DESPITE launching the Zimbabwe Business Council on Aids (ZBCA) in 2002, a private sector initiative to fight the spread of HIV and Aids, the country’s business community is not keen to he
lp in the eradication of the problem, a Zimbabwe Human Development report has said.
Standard Chartered Bank of Zimbabwe Ltd chief executive officer Washington Matsaira led the organisation whose mission was to try and prevent, control, mitigate and stop the spread of HIV and Aids at the work place and the community at large.
When it was launched, amid much fanfare in Harare, company chief executive officers included Dairibord Zimbabwe Ltd’s Antony Mandiwanza, Kingdom Financial Holdings’ Lysias Sibanda, Cotton Company of Zimbabwe Ltd’s Sylvester Nguni, OK Zimbabwe Ltd’s Willard Zireva, Old Mutual Ltd’s Graham Hollick, Anglo American Corporation Zimbabwe Ltd’s Godfrey Gomwe, Zimbabwe Sugar Refineries Ltd’s Patison Sithole, Securico Security Services Ltd’s Divine Ndhlukula, former Intermarket Holdings Ltd’s Nicholas Vingirai, Unilever Ltd’s Malcolm Hughes, and former Zimplats Ltd boss Roy Pitchford.
The United Nations Development Programme supported the report which was produced by the Institute of Development Studies and Poverty Reduction Forum.
The 2003 report released last week said the local private sector had not been in any way helped in the fight against the eradication of the problem.
“The private sector has clearly not been forthcoming in the fight against HIV and Aids. Responses in the sector are patchy, simplistic and concerned more with posters and condom distribution,” the report said.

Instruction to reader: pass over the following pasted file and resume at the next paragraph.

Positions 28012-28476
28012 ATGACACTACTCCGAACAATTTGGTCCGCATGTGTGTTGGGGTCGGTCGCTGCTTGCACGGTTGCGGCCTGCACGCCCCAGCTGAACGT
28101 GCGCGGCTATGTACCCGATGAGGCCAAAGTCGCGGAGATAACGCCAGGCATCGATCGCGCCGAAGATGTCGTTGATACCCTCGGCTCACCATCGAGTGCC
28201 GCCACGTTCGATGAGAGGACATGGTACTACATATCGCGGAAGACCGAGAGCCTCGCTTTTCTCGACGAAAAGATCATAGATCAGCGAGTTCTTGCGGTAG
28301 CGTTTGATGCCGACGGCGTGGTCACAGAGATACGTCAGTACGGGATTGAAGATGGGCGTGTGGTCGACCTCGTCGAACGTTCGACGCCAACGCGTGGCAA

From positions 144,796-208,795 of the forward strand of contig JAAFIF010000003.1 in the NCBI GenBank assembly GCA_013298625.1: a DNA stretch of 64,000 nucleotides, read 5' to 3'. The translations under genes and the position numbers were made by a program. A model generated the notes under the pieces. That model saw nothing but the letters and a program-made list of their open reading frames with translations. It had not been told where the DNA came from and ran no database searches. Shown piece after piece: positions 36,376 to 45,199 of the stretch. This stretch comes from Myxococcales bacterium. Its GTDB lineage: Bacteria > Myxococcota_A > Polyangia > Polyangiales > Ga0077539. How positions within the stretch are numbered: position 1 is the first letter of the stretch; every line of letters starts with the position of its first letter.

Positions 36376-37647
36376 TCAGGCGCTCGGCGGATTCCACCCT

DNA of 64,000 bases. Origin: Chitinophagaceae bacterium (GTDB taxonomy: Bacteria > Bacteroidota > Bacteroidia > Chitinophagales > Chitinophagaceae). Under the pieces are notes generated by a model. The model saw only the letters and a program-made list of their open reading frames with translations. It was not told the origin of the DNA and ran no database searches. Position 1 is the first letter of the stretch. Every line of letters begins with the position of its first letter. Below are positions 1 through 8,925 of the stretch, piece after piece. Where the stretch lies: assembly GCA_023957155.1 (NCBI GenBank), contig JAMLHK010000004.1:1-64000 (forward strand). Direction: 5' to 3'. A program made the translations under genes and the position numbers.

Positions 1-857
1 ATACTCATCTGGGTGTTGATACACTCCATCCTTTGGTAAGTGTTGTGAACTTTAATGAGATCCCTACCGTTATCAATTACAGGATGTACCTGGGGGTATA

“Not all organisations have HIV and Aids programmes. There are no risk assessments in order to better target the response within organisation and sectors.”
There are currently 1 820 000 people in Zimbabwe estimated to be HIV positive.
The HIV infection rate is 24,6% and it is estimated that by the end of last year, 761 000 children were orphaned by Aids.
Zimbabwe is losing at least 3 000 able-bodied individuals weekly which poses one of the major challenges for business development in the country.
The report said although the ZBCA was formed towards the end of 2002, it was too early to discern the effect of the initiative.
“It is, however hoped that businesses will be bold enough to acknowledge their employees’ lived realities after work, and at work and to prepare programmes that capture reality,” the report said.
So far Caps Holdings has indicated that it intends to launch its $10 billion anti-retroviral drugs project.
However, the country’s largest pharmaceutical firm was beaten to it by Varichem which became the first company to offer Antiretroviral drugs to the market.
The report said there were no risk assessments from the private sector to better target the response within organisations and sectors.
“Those organisations that have responses have male-biased responses, focusing on their employees only in the hope that the information filters to wives, but it has not. When it comes to SMEs, there is no response at all because of their size but also NGOs and government do not somehow, notice them,” the report said.
“Organisations that have been training small business also have not mainstreamed HIV and Aids in their training modules.”
The report did not spare civil society in its attack either in which it said the sector was a mixture of “associational life” adding that its response to issues of HIV/Aids has not been well coordinated.
“It is largely urban-biased, uses the same methods of teaching, about HIV and Aids,” the report said.